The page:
Space Monkey aims to put the cloud in your home

Space Monkey aims to put the cloud in your home
The Space Monkey cloud storage solution
The Space Monkey cloud storage solution
View 4 Images
The Space Monkey cloud storage solution
The Space Monkey cloud storage solution
The early design for the Space Monkey hardware
The early design for the Space Monkey hardware
Current version of Space Monkey PCB
Current version of Space Monkey PCB
A prototype Space Monkey shell
A prototype Space Monkey shell
View gallery - 4 images

Most cloud storage solutions like Dropbox and Google Drive give users space at a premium, but the actual data is stored in a data center in some remote location. A new product called Space Monkey aims to take the storage out of the data center and put it back in the hands of the user. This allows it to offer more data than traditional cloud storage solutions for a much lower price.

Space Monkey, unlike other cloud services, actually puts a piece of hardware in the home of the user. The physical device allows the company to offer 1TB of cloud storage for US$10 a month, which is substantially cheaper than other storage solutions. Dropbox, for example, charges $9.99 a month for 100GB of storage.

The other benefit of having a physical device is the speed. According to the creators of the Space Monkey, its offering is up to 60 times faster than any other cloud storage service on the market. Of course, this extra speed comes from being on the same local network as the device itself. If a user is out and about, Space Monkey promises speeds similar to that of traditional cloud storage services.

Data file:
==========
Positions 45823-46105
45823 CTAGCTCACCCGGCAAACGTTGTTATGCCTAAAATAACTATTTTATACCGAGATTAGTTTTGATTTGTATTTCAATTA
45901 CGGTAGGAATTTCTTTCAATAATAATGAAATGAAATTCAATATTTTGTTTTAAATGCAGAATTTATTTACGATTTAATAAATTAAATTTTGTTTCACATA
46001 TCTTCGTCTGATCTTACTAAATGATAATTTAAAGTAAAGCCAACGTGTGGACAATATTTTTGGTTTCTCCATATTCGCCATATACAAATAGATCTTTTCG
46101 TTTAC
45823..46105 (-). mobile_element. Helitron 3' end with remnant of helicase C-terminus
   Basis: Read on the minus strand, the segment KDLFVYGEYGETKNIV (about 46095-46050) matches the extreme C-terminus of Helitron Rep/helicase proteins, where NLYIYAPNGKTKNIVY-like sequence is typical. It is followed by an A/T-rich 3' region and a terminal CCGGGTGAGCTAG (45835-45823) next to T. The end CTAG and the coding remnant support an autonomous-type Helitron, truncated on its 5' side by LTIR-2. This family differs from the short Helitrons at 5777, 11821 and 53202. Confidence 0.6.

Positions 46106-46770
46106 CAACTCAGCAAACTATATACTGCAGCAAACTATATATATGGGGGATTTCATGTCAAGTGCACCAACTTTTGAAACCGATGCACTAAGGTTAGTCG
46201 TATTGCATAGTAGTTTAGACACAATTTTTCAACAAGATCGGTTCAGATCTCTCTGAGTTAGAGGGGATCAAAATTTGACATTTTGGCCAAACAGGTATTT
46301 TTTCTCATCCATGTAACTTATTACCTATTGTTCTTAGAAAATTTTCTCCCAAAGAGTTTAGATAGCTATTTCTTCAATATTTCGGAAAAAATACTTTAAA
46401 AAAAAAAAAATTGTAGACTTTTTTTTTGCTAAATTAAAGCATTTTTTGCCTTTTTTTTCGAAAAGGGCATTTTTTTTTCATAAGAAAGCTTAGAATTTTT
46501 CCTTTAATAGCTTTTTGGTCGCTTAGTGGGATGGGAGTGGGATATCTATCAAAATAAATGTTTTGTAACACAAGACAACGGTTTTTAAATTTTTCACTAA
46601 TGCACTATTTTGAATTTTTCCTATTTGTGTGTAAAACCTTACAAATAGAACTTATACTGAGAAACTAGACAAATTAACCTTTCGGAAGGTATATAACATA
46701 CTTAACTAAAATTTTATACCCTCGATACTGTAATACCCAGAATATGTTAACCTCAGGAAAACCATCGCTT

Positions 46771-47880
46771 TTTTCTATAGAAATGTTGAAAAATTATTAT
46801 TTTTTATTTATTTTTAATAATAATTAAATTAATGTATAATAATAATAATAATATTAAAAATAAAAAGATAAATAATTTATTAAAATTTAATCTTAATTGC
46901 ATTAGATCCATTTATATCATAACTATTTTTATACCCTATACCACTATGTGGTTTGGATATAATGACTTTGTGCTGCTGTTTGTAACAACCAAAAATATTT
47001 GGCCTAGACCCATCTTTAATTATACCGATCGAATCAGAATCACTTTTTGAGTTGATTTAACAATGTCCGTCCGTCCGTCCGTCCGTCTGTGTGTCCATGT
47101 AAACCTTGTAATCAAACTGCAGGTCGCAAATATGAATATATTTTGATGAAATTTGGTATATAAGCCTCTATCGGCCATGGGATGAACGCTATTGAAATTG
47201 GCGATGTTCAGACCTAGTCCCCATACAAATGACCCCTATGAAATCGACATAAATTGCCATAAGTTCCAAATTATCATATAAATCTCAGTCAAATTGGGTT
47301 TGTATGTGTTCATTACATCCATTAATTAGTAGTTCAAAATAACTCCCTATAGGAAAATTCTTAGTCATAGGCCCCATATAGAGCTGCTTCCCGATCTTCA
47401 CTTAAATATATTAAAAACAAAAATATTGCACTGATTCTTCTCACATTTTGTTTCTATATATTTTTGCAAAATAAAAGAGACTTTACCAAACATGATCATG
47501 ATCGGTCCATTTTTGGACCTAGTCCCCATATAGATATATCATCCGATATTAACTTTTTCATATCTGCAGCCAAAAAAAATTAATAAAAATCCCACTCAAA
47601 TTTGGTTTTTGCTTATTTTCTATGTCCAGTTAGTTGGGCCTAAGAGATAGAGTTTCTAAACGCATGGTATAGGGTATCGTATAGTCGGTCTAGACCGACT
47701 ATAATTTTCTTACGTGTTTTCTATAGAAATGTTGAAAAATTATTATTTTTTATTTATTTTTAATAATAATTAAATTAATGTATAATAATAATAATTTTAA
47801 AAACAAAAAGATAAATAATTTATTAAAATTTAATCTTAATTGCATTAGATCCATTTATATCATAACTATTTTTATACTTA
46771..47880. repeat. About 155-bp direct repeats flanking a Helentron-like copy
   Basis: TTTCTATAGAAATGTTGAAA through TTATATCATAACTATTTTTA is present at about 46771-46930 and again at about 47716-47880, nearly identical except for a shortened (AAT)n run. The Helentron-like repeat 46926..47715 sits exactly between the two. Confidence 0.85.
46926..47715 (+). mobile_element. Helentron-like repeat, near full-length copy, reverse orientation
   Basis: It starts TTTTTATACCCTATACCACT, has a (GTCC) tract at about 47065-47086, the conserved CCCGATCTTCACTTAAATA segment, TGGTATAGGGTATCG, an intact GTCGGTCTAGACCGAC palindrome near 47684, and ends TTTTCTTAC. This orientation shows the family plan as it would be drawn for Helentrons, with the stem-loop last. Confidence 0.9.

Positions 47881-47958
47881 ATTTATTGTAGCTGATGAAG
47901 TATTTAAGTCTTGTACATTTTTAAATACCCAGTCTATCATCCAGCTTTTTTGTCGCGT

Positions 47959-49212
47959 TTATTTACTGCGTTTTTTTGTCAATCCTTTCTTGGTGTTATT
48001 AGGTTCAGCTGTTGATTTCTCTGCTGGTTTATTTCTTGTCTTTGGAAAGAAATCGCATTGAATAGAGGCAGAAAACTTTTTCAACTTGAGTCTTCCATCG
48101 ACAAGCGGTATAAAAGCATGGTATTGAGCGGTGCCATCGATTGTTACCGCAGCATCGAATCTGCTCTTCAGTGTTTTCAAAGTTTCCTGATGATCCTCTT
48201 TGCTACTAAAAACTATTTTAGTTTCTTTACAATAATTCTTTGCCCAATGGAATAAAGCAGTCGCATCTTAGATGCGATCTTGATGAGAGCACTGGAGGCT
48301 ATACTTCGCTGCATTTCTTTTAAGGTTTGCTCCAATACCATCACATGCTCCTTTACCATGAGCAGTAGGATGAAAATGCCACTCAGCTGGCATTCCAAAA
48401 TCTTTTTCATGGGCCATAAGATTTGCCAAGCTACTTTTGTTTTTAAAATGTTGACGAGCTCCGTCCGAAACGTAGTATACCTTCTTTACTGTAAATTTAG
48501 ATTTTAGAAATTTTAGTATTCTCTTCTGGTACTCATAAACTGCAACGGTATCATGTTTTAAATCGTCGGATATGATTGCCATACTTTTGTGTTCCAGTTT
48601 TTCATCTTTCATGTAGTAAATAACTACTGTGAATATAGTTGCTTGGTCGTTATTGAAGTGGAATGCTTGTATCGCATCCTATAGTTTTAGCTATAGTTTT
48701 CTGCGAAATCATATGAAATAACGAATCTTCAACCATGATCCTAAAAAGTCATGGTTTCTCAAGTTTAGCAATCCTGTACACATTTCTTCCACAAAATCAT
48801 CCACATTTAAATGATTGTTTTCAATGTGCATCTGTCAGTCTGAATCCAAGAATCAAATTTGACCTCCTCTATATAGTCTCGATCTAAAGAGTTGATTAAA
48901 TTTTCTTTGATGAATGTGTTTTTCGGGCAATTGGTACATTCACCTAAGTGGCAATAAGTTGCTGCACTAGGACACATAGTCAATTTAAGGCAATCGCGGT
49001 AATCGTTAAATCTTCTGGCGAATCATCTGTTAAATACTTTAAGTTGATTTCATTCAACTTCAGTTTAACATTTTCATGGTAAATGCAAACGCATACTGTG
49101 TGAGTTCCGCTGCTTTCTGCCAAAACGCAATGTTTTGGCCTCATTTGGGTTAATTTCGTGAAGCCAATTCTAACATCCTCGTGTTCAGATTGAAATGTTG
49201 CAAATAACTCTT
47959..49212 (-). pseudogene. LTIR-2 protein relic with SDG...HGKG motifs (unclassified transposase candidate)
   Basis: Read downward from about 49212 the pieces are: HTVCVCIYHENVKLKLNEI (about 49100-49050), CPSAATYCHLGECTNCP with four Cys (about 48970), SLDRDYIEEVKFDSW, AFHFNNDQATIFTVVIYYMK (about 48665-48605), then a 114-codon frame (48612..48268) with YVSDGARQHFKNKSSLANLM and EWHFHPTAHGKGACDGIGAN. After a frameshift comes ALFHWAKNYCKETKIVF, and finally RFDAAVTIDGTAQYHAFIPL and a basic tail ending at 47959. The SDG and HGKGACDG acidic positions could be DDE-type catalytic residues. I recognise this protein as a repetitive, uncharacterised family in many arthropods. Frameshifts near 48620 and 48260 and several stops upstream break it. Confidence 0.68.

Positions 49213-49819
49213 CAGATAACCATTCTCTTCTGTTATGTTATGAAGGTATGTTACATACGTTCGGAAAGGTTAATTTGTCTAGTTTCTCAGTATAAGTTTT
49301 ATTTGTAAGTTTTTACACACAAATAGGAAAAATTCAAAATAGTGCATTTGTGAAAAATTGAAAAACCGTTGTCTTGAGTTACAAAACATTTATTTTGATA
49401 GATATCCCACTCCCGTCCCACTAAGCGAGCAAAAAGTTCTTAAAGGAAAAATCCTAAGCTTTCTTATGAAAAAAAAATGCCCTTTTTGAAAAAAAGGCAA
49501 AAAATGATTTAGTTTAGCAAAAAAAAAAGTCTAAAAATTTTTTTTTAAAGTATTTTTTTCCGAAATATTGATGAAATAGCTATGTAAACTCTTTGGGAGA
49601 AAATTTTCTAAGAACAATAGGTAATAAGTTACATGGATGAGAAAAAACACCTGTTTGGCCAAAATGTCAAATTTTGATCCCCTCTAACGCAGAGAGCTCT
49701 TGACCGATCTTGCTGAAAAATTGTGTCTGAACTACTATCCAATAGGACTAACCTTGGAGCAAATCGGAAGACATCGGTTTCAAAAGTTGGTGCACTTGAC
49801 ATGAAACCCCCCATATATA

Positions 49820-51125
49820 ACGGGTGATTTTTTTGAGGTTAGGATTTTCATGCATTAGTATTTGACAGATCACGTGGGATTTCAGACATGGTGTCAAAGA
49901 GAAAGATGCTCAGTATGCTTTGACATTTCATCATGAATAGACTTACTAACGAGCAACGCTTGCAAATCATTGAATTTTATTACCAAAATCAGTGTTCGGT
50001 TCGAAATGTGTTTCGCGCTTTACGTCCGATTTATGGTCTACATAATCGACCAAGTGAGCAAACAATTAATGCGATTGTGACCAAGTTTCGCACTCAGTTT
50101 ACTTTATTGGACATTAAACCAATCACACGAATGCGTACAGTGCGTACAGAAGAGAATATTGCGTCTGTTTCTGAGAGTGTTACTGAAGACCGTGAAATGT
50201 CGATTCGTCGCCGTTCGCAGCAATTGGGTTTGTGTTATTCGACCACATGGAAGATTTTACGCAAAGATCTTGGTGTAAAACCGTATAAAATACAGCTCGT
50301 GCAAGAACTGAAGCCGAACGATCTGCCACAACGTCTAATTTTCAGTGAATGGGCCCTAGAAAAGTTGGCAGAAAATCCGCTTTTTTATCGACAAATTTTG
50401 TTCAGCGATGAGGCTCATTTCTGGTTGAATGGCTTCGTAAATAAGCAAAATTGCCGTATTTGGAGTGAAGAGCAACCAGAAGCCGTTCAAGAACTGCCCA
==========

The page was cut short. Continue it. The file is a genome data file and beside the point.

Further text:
When data is uploaded through Space Monkey, it is encrypted and spread out to different drives on the network. This is done to protect the data in the event of a disaster, such as a fire. It also creates redundant copies, which helps make sure no files are ever lost.

Like most cloud storage solutions, a simple folder will be added to the user's desktop, and anything added there will be uploaded to the service for access anywhere. The company is also working on an iOS and Android application, which should help users get all of their photos and videos organized and in one place. All files are also available on the web.

Space Monkey is currently seeking funding for its cloud storage replacement on Kickstarter. The funding period ends in just over one day, and the project has more than tripled its $100,000 goal. A pledge of $119 gets users the Space Monkey device itself and one year of cloud access. The funding from the Kickstarter campaign will go towards scaling manufacturing and getting the product into the hands of users.

More information is available in the following pitch video.

Source: Space Monkey via Kickstarter

View gallery - 4 images
Anne Ominous
This is available via OneSwarm (and other software) for free. I fail to see why anyone would pay $120 a year for something they can have for free.
Two Replies
People may think this is a good idea (placing "the cloud" in the hands of home users), but it's NOT. The BIG trade-off is that your drive is now playing host to parts of other people's data. This in itself has A LOT of downsides. First is that your data is on other people's drives in their homes. One single mis-encryption and anyone with the drive and a HD reader could access your data. Dropbox and their ilk don't put your data in other people's homes, to have that risk. Second, is that you're playing bandwidth host to anyone/everyone whose data is being stored on your box. Many people don't know it (because it's not advertised) but most ISPs actually throttle bandwidth when a user's use is excessive. Home ISP bandwidth is not the same. ISPs don't provide the same speeds for UPSTREAM bandwidth that they do for DOWNSTREAM. Meaning, transfers OFF your home box are going to take a LONG time for large files or large numbers of files. Even when load-balancing across the Monkey-Net.